Bringing the Pieces Together
three dormers, topped by stylish lightning rods, adorn the connector and add a visual interest to connected farm buildings.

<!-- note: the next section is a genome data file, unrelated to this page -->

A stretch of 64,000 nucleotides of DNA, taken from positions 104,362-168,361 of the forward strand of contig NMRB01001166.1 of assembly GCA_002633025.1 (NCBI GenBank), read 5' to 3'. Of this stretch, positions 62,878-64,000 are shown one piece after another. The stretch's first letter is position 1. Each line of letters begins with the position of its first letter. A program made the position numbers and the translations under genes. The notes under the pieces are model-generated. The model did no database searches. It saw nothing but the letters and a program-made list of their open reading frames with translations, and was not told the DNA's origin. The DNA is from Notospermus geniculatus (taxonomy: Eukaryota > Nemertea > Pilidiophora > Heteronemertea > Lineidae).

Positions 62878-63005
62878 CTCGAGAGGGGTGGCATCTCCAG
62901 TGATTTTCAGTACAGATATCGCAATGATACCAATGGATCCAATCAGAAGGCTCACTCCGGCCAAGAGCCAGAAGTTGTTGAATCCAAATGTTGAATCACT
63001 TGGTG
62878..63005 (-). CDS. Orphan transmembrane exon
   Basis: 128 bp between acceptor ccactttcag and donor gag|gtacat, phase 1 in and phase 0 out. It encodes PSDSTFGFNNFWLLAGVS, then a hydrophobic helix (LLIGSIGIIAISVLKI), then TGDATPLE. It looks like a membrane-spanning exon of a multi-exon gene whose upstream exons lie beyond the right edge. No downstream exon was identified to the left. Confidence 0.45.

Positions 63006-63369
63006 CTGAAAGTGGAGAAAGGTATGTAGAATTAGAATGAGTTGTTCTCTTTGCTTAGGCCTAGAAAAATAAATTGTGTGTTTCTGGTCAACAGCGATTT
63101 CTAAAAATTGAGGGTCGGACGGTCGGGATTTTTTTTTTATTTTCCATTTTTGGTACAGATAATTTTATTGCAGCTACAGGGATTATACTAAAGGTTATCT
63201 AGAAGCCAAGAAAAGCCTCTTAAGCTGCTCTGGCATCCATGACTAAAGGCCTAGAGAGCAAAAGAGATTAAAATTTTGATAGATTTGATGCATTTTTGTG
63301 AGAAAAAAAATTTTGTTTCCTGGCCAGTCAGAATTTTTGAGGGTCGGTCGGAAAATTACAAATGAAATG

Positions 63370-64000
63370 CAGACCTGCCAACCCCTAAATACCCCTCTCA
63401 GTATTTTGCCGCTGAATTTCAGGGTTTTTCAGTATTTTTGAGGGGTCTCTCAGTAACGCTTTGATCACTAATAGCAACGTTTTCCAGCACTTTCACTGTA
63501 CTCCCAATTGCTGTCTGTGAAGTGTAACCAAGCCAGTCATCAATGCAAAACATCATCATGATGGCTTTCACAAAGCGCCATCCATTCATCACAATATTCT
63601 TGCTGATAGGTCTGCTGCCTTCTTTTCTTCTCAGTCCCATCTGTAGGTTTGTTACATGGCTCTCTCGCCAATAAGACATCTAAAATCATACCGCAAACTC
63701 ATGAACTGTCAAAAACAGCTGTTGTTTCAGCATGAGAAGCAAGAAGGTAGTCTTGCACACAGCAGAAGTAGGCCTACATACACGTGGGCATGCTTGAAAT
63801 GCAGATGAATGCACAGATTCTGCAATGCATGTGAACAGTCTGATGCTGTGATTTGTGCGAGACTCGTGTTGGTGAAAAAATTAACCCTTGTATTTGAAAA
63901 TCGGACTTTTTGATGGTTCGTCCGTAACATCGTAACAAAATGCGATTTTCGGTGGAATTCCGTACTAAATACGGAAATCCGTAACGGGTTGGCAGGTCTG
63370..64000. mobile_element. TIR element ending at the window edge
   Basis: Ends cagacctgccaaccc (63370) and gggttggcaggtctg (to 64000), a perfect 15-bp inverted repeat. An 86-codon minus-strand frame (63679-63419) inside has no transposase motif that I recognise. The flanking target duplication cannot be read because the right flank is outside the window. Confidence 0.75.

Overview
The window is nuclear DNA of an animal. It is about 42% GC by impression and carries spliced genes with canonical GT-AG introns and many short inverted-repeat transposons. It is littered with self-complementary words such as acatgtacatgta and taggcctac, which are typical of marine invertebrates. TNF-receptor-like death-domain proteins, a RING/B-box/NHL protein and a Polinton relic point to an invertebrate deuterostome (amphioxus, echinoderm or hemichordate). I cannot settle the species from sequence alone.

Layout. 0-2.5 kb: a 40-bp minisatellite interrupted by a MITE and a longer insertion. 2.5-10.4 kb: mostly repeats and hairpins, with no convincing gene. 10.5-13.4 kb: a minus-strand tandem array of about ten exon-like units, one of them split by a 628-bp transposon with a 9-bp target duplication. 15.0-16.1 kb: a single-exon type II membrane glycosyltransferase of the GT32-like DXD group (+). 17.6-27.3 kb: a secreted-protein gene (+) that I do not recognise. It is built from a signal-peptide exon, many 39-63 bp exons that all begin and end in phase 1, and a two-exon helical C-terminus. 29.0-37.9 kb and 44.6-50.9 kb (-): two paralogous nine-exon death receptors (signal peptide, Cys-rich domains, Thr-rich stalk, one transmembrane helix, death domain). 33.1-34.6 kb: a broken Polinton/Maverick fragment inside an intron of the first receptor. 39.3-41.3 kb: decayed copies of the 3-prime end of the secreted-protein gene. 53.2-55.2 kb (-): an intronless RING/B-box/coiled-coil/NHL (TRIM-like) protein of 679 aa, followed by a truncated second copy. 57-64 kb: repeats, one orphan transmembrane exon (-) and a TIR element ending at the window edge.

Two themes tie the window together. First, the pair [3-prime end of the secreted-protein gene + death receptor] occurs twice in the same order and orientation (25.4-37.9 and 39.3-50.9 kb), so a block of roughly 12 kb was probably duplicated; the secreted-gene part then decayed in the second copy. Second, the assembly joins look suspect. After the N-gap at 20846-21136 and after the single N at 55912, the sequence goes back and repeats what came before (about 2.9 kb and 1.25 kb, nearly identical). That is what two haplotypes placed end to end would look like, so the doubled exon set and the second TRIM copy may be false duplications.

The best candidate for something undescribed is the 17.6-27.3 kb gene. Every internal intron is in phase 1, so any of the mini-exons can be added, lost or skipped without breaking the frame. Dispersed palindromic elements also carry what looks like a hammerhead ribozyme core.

Those of us living in New England are accustomed to seeing what is known as connected farm houses. They’re part of the region’s architectural heritage and are common throughout all of New England. The main house is attached to an ell or some other structure such as a summer kitchen, which is connected to a carriage house, which is finally connected to the barn, making an extended building that is tied together, eliminating the need to go outdoors in bad weather to reach the barn. Thomas Hubka wrote a fine book on the subject, published in 1984, entitled Big House, Little House, Back House, Barn. Sometimes these connecting buildings are quite interesting. This example which I came across near Alna, Maine, a few years ago was particularly handsome and once again illustrates how our forebears often had an excellent sense of proportion and aesthetic balance in their buildings. I find this especially true in rural or agricultural architecture. Without formal training in design, they often produced a variety of buildings that I find to be very appealing. In this case, three dormers, topped by stylish lightning rods, adorn the connector and add a visual interest to the entire building. In the world of architecture, there is always something interesting to see.